What packraft to choose: Types of Packrafts.
There a loads of different types of packrafts: lightweight, white water, self bailing, expedition, bike rafting, hunting to name a few.
I would recommend that you spend some time thinking about what you want out of your packrat before hitting the ‘buy now’ button.
Below is a short comparison of the Packrafts producers I have dealt with.
These Packrafts are cheap to buy. These rafts are good if you are a weekend paddler that won’t be testing the durability of a packraft to the extreme. I tested two Packrafts from aqua-extreme (X1 and Alpha).
They both where great on easy paddles but during my packrafting the river Waveney trip the inflation valves both failed in the same way.
The gasket that secures the valve onto the boat came away from the Packraft and air started to leak from the Packraft.
If this was one raft that failed like this I could put it down to a manufacturing issue but as both failed I’ll put it down to a design floor.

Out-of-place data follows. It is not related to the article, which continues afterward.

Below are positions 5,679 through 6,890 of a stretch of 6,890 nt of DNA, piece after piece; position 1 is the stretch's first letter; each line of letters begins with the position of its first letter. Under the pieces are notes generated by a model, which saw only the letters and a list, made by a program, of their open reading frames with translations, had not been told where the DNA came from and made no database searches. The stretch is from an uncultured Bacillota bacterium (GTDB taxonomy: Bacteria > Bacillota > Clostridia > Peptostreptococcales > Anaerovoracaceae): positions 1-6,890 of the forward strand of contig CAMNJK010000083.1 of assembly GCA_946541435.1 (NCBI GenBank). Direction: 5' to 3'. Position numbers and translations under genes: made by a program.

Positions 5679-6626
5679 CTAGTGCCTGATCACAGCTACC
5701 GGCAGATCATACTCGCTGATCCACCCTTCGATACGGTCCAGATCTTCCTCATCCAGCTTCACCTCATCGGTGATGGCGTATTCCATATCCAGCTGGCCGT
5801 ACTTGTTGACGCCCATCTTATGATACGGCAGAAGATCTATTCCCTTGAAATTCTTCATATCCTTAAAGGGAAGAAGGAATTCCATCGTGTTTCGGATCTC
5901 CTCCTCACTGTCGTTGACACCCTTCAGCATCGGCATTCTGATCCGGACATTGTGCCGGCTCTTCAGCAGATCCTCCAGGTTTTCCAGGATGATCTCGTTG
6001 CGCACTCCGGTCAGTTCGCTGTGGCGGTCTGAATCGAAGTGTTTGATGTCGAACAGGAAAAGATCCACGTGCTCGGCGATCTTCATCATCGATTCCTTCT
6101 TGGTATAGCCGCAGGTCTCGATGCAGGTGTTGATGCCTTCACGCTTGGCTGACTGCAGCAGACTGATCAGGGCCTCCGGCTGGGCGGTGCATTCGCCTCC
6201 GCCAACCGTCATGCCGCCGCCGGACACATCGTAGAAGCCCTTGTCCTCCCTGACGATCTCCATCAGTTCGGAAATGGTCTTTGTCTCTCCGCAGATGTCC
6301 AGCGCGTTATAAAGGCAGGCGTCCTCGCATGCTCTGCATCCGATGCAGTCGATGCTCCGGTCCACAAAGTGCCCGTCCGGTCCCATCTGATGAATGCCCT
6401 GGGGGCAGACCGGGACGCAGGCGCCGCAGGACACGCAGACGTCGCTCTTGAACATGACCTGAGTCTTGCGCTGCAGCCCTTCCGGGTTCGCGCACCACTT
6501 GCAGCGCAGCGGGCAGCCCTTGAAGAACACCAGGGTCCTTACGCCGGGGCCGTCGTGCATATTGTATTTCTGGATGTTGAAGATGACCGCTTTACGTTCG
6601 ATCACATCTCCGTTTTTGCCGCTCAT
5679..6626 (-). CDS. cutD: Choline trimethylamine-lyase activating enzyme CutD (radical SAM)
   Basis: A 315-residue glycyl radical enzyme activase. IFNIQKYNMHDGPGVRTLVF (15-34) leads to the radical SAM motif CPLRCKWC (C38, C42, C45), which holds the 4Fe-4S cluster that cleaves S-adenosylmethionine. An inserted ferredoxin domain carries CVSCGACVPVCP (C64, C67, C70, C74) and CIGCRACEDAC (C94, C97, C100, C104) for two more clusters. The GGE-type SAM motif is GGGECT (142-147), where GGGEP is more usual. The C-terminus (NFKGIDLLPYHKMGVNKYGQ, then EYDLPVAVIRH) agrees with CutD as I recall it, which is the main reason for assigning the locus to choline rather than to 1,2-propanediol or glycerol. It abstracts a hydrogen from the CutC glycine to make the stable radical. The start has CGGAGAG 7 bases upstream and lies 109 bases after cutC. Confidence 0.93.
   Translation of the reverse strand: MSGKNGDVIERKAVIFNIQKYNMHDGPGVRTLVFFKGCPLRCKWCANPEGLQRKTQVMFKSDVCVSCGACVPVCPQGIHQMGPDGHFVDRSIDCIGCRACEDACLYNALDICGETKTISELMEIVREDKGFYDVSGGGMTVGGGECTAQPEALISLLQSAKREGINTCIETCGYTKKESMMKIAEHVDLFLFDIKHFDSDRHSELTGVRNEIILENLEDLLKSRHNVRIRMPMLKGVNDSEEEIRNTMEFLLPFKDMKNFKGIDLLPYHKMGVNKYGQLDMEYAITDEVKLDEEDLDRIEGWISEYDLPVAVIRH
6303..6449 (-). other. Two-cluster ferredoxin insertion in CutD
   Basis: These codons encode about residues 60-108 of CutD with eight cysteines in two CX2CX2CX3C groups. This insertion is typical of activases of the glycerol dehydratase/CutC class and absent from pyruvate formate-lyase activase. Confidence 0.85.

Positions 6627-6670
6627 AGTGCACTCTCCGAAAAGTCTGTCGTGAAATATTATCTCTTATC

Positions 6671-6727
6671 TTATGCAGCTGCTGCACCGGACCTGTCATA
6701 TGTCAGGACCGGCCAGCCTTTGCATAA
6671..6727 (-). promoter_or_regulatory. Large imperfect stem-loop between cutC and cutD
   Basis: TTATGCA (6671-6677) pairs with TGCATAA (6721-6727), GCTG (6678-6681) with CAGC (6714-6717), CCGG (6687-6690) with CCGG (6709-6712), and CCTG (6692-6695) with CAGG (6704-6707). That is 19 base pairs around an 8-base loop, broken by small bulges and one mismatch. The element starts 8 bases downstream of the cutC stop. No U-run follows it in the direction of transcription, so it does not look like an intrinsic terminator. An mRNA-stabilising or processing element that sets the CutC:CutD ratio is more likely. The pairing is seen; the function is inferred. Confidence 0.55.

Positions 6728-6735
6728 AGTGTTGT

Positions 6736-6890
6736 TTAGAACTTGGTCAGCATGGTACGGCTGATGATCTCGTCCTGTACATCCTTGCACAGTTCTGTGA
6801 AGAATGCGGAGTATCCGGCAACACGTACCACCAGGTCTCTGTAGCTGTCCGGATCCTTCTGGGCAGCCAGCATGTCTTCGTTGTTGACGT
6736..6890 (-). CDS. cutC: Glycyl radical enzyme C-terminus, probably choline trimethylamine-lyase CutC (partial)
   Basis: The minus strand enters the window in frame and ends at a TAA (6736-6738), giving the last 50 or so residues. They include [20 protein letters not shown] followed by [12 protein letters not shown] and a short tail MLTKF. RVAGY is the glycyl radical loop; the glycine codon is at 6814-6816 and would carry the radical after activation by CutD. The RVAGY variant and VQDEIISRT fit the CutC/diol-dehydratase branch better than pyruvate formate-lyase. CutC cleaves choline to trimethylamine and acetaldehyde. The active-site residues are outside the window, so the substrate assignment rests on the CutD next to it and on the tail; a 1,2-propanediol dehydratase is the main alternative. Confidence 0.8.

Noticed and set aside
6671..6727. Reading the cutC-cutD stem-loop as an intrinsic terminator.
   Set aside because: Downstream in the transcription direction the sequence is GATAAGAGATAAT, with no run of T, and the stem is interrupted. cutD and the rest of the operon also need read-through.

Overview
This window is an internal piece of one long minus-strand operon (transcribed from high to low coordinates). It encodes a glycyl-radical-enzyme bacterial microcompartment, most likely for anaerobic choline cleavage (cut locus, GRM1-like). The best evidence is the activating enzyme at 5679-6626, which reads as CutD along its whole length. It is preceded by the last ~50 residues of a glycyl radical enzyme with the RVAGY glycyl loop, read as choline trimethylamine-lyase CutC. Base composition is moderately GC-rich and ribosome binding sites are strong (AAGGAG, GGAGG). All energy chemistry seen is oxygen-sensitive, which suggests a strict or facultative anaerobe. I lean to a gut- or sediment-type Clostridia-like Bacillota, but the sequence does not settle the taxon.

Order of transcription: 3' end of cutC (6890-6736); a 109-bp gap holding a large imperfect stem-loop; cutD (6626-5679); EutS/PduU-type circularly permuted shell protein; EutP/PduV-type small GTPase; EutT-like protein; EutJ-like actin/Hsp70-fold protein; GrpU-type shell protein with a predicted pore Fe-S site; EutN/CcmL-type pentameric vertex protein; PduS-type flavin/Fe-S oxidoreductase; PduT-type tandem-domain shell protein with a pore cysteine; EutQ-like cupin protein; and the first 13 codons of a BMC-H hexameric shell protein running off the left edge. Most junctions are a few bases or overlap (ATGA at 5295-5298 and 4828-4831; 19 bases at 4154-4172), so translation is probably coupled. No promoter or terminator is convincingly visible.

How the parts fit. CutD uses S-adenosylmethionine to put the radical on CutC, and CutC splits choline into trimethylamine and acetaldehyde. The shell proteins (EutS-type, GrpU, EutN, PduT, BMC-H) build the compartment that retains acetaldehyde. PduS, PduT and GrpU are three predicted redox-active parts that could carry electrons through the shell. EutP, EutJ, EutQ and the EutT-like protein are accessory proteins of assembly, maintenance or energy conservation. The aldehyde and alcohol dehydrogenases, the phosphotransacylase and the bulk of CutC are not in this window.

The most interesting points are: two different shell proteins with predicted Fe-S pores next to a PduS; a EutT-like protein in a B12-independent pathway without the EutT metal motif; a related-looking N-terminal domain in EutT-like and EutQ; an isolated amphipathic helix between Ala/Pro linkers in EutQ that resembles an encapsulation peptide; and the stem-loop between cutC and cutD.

Produced in Israel, import tax required.
Aqua Xtreme produce, white water, self bailing, 2 man and general paddling packrafts made from TPU.
Pproduced in the Ukraine. Initially they only produced the heavier PVC rafts but now there is the TPU option on all of their designs.
The pvc rafts are built like tanks, strong and really realise. The issue with pvc rafts is that they are a lot heavier. The BigFun EXP weighs 9kg with the bag and foot pump.
I have setup one of the BigFun EXP specifically for fishing. (Setup shown in this video)
If your setting up straight out of your car then this is an option, I would want to carry this packraft to far.
Neris produce packrafts, for expeditions, white water, general paddling from PVC and TPU.
Available in the UK from NERIS UK.
Adélie are based in Scotland with there Packrafts produced in China. There are now 2 options of the initial design, called the voyager.
4 sizes which is great at getting a Packraft that is the correct size for you.
The new design incorporates a removable spray skirt.
Well made, lightweight. That great thing about the Adélie design is they come with a removable skeg which really helps to keep the Packraft tracking straight.
Adelie produce general paddling packrafts and white water from TPU.